Author(s): Paiardini M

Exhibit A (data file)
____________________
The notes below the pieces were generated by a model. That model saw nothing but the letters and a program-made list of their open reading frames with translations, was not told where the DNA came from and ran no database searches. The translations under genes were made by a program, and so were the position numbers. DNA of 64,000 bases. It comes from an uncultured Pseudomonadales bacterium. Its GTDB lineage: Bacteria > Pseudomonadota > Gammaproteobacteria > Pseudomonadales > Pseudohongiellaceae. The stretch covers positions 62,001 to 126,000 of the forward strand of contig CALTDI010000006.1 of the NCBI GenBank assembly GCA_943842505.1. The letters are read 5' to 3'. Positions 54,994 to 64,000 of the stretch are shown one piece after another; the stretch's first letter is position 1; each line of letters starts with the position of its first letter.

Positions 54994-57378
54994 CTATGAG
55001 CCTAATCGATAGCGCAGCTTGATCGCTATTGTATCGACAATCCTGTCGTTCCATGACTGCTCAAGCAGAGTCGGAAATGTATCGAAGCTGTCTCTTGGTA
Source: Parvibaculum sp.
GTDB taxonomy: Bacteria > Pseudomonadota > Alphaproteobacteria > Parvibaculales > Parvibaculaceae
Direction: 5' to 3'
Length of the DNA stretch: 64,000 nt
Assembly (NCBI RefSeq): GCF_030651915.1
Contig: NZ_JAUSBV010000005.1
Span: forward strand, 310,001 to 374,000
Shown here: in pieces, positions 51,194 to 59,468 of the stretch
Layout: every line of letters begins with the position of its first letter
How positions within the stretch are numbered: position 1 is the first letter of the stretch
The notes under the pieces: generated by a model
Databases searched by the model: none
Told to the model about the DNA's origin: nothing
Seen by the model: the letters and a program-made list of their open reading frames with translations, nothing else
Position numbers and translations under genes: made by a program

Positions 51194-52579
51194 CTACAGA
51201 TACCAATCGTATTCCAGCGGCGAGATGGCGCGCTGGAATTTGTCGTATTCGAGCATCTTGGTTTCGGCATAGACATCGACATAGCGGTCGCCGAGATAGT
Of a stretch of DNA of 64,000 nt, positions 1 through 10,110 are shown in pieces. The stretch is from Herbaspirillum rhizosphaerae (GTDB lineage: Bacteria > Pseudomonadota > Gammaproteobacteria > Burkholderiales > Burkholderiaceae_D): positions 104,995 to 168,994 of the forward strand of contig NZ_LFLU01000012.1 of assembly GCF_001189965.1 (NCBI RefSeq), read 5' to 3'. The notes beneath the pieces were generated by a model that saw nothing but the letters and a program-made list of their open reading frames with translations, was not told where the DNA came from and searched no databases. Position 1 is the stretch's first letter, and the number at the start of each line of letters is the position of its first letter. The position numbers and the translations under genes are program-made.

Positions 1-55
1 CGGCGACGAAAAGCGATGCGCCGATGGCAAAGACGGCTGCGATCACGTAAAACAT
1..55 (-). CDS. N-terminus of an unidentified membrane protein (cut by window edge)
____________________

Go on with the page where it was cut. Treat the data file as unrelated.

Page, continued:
The fact that human immunodeficiency virus (HIV) causes a deadly disease in humans whereas its simian counterparts, the simian immunodeficiency viruses (SIVs), are virtually nonpathogenic in their natural hosts remains a fundamental mystery of modern medicine. Arguably, the pathogenesis of HIV infection will remain poorly understood until the mechanisms responsible for the AIDS resistance of natural SIV hosts are fully explained. Over the past few years, some key features of natural SIV infections have been described in studies conducted predominantly in sooty mangabeys (SMs), African green monkeys (AGMs), and mandrills. Natural SIV hosts are able to avoid the chronic, generalized immune system activation that is associated with disease progression in HIV-infected individuals and have evolved to down-modulate the expression of CCR5 on CD4(+) T cells. Better elucidation of the mechanisms underlying the lack of disease progression of natural SIV infections holds promise for the design of novel preventive and therapeutic approaches to HIV infection.